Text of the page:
Sunday afternoon, my wife and I took a drive to the Pea Ridge National Military Park, about 25 miles from us. We’ve driven by it many times over the years as we head to Ozark destinations east of us, but haven’t actually been in the park since around 1995. I won’t go into a lot of detail on the park, or on the battle. I don’t cover this battle in my book, but this is the closest Civil War site to us, and, based on my vague memory of past visits there, knew I would have places to take photos.

We spent an hour or so there, in the visitors center, then driving the loop through the park. I got a lot of photos, the best of which, and the ones I’ll likely use on the cover, are here in this post. I will likely begin working on the covers tonight: the e-book cover for sure, and the print book cover once that’s done. One problem I have is I may not have an editable file of the original print cover. I’ll have to look around on my old computer. My son did the e-book cover for me, and a woman at our church, who does graphic design, took that and made the print cover from it. If I find it, it will either be a PDF or, possibly, a Photoshop file. If the first, I might be able to load it into G.I.M.P. and do the necessary edits. If the latter, I’m not sure G.I.M. P. can use it.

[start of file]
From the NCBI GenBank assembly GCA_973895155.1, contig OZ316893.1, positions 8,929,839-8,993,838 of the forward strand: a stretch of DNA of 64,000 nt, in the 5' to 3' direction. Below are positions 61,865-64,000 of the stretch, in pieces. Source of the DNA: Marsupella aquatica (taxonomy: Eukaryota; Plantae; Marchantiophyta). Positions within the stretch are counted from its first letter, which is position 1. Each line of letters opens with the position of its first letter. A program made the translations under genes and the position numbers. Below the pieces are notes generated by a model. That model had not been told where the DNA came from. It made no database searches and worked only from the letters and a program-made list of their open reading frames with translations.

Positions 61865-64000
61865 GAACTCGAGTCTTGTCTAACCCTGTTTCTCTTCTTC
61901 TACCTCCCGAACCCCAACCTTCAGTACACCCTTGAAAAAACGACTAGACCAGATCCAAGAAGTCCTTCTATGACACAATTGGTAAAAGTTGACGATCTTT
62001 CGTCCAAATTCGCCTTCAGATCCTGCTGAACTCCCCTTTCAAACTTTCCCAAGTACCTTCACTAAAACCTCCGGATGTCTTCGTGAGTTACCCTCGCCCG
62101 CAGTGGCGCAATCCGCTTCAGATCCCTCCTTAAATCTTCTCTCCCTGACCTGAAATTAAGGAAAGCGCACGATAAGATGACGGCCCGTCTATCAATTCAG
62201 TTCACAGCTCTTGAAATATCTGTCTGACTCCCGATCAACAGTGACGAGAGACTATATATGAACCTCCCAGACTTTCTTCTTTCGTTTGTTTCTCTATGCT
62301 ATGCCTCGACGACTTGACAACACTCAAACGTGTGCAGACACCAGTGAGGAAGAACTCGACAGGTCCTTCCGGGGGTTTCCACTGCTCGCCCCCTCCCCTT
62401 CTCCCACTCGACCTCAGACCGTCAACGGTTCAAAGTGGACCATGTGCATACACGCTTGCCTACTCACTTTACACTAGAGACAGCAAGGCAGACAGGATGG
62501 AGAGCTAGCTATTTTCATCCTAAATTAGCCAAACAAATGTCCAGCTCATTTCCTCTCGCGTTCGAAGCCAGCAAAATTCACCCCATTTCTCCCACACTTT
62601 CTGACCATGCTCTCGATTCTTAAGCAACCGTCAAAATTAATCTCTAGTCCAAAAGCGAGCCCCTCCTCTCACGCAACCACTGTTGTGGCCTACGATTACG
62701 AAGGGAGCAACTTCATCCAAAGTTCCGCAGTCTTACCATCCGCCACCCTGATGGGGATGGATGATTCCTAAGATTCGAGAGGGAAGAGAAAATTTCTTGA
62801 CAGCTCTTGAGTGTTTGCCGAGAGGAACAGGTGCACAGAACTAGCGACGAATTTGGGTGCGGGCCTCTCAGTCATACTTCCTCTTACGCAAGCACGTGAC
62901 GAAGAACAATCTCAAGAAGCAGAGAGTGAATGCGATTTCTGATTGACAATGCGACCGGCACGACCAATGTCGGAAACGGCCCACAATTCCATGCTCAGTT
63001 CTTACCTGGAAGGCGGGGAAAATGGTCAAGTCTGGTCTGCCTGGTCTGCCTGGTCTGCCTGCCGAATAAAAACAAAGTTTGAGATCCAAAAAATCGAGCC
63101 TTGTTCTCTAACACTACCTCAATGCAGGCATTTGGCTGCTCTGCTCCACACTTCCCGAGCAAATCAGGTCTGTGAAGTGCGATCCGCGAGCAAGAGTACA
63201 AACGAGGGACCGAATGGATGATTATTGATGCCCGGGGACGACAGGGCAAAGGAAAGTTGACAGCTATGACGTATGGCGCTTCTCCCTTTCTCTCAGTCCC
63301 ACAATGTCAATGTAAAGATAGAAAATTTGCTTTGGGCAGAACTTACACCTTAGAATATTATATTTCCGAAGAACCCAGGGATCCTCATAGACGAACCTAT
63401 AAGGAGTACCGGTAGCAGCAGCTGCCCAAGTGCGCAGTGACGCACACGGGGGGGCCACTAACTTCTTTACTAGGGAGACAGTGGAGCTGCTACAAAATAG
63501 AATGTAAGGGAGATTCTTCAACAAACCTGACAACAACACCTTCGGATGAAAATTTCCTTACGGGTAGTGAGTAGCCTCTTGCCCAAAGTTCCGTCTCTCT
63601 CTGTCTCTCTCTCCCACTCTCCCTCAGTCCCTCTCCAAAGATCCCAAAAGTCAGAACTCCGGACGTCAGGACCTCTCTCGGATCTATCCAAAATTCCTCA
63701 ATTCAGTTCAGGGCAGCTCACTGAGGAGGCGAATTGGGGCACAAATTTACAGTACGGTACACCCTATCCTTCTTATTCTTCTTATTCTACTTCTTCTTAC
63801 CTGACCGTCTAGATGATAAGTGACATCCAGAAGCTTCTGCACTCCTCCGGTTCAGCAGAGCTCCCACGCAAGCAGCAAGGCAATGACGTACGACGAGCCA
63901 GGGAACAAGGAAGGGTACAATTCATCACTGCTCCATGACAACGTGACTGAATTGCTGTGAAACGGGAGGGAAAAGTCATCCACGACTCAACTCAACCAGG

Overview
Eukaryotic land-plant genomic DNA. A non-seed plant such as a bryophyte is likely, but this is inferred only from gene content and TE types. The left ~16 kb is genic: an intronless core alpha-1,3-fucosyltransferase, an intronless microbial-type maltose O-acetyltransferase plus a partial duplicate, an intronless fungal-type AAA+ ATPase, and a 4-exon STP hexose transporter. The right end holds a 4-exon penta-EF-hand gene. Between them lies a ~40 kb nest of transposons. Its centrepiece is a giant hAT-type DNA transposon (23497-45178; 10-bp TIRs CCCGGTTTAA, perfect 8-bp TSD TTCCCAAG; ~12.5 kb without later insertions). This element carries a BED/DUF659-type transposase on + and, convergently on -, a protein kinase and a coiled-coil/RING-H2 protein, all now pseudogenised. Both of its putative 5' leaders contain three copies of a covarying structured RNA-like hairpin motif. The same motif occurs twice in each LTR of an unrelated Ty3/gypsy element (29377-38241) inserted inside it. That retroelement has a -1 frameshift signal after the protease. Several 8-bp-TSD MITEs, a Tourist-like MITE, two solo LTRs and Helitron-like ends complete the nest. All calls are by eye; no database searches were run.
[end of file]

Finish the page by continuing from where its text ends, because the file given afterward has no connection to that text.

The Elkhorn Tavern has been restored to the condition it was in in 1862. The inside can't be accessed at present.
The Elkhorn Tavern has been restored to the condition it was in in 1862. The inside can’t be accessed at present.

And, of course, I’m not even sure I have the necessary skills to get this done. I’m going to try, but we’ll see. I may need outside help on the print cover. So, it’s down to the covers, and the acknowledgement of the cover on the copyright page. Get those done, and uploaded to the three sites, and it’s published. Oh, yeah, still have back cover copy to write, along with the description to put on the websites. So, a couple of days, most likely, to first publication.

Meanwhile, I promised to post about the awakening of the gray cells. That will have to wait till Friday.

The Gray Cells Are Activating